|It’s show time and the people of Beijing sense it. In the final hours before the lavish Opening Ceremonies of the 2008 Summer Games, this capital city buzzed with anticipation. A decade in the making and $43 billion invested to pull it off, the Chinese seemed ready to celebrate their long planned “coming out party.”
We walked for nearly 7, shirt soaking hours in the central city and everywhere Chinese red bloomed. The national flag adorned storefronts. Cheeks of toddlers sported red hearts. Posters and banners seemed to cover every ancient wall near the fabled Forbidden City, where Emperors once ruled in a culture so closed only the most privileged were invited in. Today is a historic step to turn centuries of isolation into a new era of openness and hopeful acceptance of a different China, one that wants to play on the world stage. The theme for the Beijing Games, “One World, One Dream” was on display everywhere. For the first time, there is a sense that the Chinese want to embrace outsiders.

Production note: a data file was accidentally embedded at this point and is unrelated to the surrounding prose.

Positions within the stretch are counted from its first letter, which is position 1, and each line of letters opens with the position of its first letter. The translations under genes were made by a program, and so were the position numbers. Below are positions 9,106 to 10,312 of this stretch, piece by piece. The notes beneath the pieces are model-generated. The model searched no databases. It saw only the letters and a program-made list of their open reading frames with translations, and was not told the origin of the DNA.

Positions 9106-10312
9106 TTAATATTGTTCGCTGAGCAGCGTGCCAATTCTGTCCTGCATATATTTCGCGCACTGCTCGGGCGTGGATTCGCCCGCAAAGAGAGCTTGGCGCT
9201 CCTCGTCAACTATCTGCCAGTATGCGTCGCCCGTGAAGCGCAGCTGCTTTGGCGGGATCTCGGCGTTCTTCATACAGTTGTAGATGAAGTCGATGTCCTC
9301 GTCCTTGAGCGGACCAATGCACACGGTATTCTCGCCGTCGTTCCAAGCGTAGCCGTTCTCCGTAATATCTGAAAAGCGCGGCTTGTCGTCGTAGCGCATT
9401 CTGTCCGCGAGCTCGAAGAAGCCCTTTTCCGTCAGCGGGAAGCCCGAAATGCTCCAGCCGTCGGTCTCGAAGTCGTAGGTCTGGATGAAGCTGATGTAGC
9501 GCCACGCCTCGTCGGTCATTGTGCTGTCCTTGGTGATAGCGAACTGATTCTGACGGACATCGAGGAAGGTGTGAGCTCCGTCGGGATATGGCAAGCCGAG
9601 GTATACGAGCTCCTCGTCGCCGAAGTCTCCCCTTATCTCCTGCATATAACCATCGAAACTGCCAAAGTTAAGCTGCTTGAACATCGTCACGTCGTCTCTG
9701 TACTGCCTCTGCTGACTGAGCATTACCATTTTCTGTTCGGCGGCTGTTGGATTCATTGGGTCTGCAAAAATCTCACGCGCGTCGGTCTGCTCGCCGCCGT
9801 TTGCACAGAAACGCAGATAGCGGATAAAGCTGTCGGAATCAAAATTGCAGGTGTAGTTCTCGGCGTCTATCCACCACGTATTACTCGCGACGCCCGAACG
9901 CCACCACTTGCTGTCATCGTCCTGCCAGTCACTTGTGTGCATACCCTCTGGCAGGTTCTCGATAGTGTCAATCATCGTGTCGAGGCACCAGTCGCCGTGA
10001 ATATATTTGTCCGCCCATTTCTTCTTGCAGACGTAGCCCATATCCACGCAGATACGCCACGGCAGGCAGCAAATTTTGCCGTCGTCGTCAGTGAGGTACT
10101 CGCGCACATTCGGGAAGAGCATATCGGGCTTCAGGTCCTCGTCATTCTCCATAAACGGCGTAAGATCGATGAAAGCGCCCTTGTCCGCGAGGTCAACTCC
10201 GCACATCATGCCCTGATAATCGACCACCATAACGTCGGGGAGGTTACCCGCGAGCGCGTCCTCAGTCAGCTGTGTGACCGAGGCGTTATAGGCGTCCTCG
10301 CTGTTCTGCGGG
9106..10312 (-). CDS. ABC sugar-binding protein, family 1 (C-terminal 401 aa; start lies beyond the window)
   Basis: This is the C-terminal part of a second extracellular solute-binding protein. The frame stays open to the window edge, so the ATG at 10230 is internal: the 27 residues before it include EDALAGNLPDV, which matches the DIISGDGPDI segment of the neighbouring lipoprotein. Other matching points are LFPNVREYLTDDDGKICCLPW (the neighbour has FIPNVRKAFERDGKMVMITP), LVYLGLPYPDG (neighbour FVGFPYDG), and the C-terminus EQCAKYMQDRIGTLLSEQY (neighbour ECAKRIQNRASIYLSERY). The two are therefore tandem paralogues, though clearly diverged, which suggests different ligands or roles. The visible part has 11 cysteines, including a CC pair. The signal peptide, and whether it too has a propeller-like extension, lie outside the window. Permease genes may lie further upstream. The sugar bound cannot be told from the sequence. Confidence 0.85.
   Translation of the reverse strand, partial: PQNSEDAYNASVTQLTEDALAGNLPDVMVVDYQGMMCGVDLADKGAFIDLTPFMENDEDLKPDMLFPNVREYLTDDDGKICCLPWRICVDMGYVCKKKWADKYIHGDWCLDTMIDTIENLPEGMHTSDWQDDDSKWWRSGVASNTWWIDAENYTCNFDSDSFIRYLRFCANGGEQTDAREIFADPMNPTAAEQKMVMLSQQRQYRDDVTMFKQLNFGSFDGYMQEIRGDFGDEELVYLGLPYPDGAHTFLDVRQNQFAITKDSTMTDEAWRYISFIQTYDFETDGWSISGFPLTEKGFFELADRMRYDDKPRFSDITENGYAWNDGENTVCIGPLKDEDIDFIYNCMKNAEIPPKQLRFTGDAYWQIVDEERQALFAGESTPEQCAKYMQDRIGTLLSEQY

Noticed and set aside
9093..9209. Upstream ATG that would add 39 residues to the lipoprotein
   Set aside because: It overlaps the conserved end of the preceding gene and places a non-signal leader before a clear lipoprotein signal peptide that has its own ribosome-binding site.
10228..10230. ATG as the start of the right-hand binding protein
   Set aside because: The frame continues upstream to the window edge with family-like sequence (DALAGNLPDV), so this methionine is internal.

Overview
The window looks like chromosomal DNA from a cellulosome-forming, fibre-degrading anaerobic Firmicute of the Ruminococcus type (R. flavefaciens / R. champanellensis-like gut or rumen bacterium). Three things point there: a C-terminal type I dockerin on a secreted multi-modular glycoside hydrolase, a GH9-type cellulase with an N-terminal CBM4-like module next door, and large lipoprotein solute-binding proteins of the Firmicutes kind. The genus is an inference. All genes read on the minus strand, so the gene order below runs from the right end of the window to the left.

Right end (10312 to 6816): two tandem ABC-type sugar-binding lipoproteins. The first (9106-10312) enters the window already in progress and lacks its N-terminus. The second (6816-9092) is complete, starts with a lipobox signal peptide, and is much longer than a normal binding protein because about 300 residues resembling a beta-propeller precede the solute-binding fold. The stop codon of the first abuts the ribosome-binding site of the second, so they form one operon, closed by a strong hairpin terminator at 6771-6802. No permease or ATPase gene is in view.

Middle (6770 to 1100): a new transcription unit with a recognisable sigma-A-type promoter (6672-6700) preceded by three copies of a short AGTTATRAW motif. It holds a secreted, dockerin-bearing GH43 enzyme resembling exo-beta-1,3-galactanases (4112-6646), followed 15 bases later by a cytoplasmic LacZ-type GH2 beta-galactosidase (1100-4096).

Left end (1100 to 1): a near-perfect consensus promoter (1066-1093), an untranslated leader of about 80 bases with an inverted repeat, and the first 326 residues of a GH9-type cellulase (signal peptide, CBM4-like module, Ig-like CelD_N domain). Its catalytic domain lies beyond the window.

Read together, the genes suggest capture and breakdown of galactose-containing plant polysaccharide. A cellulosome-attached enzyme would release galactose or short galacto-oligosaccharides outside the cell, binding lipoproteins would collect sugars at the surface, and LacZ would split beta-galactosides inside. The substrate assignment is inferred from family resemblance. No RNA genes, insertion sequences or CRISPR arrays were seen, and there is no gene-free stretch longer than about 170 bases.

As we ventured further away from the main boulevards, down narrow streets where technology and time have not transformed life at light speed, we became objects of fascination. Taller, mostly blonde and clearly from a different zip code, my wife, 3 children and I weren’t hard to spot. If we lingered more than a moment on a street corner to study a map or seek directions, we attracted a crowd. Some stared and pointed. Many smiled sheepishly and the brave ones asked to have their picture taken with us. My two daughters (23 and 20) had their Brittany Spears paparazzi moment and awkwardly went with it.
It was Friday, but in the neighborhoods we wandered work was not a priority on this morning. Something much more important was hanging in the dense, muggy air. It had the feel of a national holiday. These people we passed weren’t going to Opening Ceremonies where tickets were selling at noon on the Chinese “gray market” for as much as $40,000 for the best seats in the Beijing National Stadium. They didn’t care. For the equivalent of 30 cents, you can buy a small Chinese flag and be a part of history. One young mother had a fist full of flags and red stick-on tattoos up and down her arms as two small children trailed behind. Cafes were stuffed with locals eating dim sum and the streets were thick with people. Everyone had a camera. We were only a few blocks from Tinanmen Square where 19 years ago the government tanks killed hundreds of protesting students as the world looked on. The mood in this city of deep history and now change is strikingly different as The Games begin.